Alison Light, a British academic, author of Forever England, and granddaughter of a domestic servant, aims to "restore the servants to the story" in this new perspective on Virginia Woolf and her times.
The Topic: In A Room of One’s Own, Virginia Woolf rhetorically asked, "Is the life of the charwoman who has brought up eight children of less value to the world than the barrister who has made a hundred thousand pounds?" She may have answered "no," but Woolf, whose 1929 work established her standing as a feminist, could theorize all she wanted about the servant class’s lives. Simply, her middle-class upbringing never allowed her to empathize with them. Alison Light argues that Woolf’s bohemian writer and artists friends, all espousing liberal ideals, held fast to the Victorian domestic ideal, despite the changing times; Woolf, like her colleagues, depended on live-in female domestics—whose stories Light uncovers—to run the household. "[W]ithout all the domestic care and hard work which servants provided," Light concludes, "there would have been no art, no writing, no ‘Bloomsbury.’"
Bloomsbury. 376 pages. $30. ISBN: 1596915609
"[Light] spotlights many instances in which Woolf drafted portraits of working women as part of her overall attempt to depict life more comprehensively than her literary forebears, but blue-penciled them out of the final versions because (Light persuasively speculates) she knew she could not truthfully enter the lives of people whose experiences were so different from hers. … Restoring people ignored by history to their full humanity, this generous-hearted work also makes the denizens of Bloomsbury more human—and reminds us that the problems they grappled with so fallibly are still with us." Wendy Smith
"This engrossing portrait of Virginia Woolf and the women who looked after her explores how modern ideas of class and gender crucial to Woolf’s writing ran up against her lingering ties to a waning Victorian domestic order. … Light deftly ‘restores the servants to the story,’ arguing that Woolf’s relationships with them were ‘as enduring, intimate and intense as any in her life.’"
"[Mrs. Woolf] does something that by all rights should be impossible: The book finds a fresh angle on a life so well-documented it should by all rights be threadbare. … [It] represents some remarkable detective work on Light’s part, as she uncovers the life stories of Nellie and other Bloomsbury servants, all formerly first names that breeze by the Woolf reader." Moira Macdonald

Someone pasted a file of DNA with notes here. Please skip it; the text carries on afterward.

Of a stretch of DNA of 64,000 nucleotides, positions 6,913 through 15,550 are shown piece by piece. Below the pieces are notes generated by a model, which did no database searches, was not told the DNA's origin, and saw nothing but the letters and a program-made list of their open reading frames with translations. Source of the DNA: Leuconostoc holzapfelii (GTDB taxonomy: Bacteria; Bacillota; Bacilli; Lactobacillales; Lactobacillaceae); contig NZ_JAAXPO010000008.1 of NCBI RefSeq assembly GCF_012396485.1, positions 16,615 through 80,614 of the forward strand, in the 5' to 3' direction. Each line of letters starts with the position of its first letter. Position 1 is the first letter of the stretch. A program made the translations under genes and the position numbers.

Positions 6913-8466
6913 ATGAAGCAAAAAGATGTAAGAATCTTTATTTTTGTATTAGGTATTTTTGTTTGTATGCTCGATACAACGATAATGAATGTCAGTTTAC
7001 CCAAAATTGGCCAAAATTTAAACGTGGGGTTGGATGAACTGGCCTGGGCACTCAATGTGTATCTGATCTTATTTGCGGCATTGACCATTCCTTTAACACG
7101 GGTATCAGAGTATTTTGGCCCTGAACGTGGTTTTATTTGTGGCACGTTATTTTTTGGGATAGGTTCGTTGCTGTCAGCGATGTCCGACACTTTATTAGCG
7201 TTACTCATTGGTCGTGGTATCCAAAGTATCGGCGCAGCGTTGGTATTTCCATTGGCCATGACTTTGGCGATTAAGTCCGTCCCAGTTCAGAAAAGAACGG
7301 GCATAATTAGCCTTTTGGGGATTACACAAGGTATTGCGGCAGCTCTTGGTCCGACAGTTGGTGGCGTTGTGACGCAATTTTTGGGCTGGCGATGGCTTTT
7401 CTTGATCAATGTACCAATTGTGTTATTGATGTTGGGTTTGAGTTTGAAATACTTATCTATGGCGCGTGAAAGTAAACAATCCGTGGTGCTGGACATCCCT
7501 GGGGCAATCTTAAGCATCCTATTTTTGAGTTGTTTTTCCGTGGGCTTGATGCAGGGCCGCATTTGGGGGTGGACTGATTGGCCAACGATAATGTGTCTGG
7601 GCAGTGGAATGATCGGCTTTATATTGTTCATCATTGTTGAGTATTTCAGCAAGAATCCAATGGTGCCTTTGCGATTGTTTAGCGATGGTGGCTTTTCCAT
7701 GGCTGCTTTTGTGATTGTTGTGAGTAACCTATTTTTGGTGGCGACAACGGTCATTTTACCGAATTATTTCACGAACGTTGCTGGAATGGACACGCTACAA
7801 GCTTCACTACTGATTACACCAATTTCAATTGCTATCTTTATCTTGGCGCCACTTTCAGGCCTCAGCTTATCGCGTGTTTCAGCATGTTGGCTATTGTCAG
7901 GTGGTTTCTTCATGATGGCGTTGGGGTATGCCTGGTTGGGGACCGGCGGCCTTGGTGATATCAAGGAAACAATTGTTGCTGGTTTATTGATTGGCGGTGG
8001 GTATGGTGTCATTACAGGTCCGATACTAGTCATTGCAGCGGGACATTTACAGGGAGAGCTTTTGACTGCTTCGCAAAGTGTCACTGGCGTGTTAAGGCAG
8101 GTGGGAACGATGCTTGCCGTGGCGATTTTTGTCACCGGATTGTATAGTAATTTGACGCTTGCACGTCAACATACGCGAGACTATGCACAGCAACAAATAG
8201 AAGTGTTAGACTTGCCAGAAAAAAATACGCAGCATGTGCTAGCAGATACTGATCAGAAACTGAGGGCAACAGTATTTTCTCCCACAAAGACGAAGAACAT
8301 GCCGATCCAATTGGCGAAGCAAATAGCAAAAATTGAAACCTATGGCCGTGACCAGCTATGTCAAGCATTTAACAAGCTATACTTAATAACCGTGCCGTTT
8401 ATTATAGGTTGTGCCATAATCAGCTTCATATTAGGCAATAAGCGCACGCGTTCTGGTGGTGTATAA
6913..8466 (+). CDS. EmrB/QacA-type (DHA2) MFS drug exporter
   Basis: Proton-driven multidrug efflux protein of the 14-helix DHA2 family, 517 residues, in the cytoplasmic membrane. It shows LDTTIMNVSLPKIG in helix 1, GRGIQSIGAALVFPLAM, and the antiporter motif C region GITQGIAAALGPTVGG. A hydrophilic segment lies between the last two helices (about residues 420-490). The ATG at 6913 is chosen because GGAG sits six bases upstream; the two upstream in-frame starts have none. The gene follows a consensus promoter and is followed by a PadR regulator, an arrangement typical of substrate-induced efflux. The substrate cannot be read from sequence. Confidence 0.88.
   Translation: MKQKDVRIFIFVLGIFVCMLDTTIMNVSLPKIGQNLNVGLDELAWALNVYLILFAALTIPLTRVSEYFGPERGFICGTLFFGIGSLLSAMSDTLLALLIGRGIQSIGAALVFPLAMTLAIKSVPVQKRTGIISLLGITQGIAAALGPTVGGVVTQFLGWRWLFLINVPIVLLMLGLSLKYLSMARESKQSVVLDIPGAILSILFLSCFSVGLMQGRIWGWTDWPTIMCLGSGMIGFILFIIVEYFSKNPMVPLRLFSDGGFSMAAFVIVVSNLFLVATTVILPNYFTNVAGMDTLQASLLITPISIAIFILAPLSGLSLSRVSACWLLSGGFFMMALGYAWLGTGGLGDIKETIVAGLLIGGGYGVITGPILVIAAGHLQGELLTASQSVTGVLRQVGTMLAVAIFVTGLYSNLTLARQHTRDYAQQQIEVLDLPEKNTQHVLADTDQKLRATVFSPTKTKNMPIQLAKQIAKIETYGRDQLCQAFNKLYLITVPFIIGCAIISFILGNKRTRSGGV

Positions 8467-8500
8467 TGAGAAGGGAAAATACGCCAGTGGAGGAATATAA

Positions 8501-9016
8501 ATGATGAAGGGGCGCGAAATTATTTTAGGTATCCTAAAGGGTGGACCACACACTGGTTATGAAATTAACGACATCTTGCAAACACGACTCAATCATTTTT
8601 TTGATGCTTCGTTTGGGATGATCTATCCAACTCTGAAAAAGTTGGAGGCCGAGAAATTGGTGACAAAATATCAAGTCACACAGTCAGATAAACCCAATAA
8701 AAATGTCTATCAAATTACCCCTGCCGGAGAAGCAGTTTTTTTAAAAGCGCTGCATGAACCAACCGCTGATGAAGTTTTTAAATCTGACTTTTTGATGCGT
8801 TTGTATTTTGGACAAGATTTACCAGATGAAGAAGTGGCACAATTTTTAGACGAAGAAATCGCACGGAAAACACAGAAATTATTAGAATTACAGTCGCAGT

Wall Street Journal
"Ms. Light has done a lot of detective work and creative puzzle-solving. Perhaps appropriately, the best way into Mrs. Woolf and the Servants is to go through the back door—an appendix in which Ms. Light offers biographical summaries of the servants employed by the Woolfs. … Ms. Light’s work is well worth reading for its own sake, but the background she provides should also reinvigorate interest in Woolf’s novels." Alexandra Mullen
Christian Science Monitor
"The truth is that Woolf and Bell and others in their set were fairly liberal, benevolent employers. … Light’s research is thorough and she does a good job of joining social history to Woolf’s particular story." Marjorie Kehe
"The sheer volume of secondary literature inspired by the life of Virginia Woolf is downright frightening," notes the Christian Science Monitor. "So can a book like … [Mrs. Woolf] possibly tell us anything new?" Critics answer with a resounding "yes," and agree that Light has uncovered an important, heretofore unexamined, aspect of Woolf’s story and class and social conventions of the time. Many reviewers praise Light’s research as "detective" work, drawing as it does on journal entries about Nellie Boxall, her cook of 18 years (whom Woolf called "rubbish") and letters between Woolf and her sister Vanessa Bell. Where documentation exists, Light gives dignified life to the servants’ individual stories, but doesn’t disdain Woolf’s often thorny relationships with them, thus remaining balanced in her perspective. Mrs. Woolf should appeal not only to Bloomsbury scholars, but readers of Woolf’s fiction as well.